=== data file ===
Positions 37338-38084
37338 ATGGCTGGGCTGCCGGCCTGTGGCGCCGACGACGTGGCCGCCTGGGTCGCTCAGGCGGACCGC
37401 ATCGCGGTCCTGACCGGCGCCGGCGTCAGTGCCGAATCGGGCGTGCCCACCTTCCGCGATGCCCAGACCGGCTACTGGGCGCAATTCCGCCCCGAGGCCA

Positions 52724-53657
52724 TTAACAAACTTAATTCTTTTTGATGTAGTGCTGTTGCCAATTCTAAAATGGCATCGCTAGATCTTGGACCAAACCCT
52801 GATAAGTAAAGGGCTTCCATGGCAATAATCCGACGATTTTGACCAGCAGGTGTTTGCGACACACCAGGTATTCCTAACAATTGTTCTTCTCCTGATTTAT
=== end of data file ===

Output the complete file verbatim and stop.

Positions 37338-38084
37338 ATGGCTGGGCTGCCGGCCTGTGGCGCCGACGACGTGGCCGCCTGGGTCGCTCAGGCGGACCGC
37401 ATCGCGGTCCTGACCGGCGCCGGCGTCAGTGCCGAATCGGGCGTGCCCACCTTCCGCGATGCCCAGACCGGCTACTGGGCGCAATTCCGCCCCGAGGCCA

Positions 52724-53657
52724 TTAACAAACTTAATTCTTTTTGATGTAGTGCTGTTGCCAATTCTAAAATGGCATCGCTAGATCTTGGACCAAACCCT
52801 GATAAGTAAAGGGCTTCCATGGCAATAATCCGACGATTTTGACCAGCAGGTGTTTGCGACACACCAGGTATTCCTAACAATTGTTCTTCTCCTGATTTAT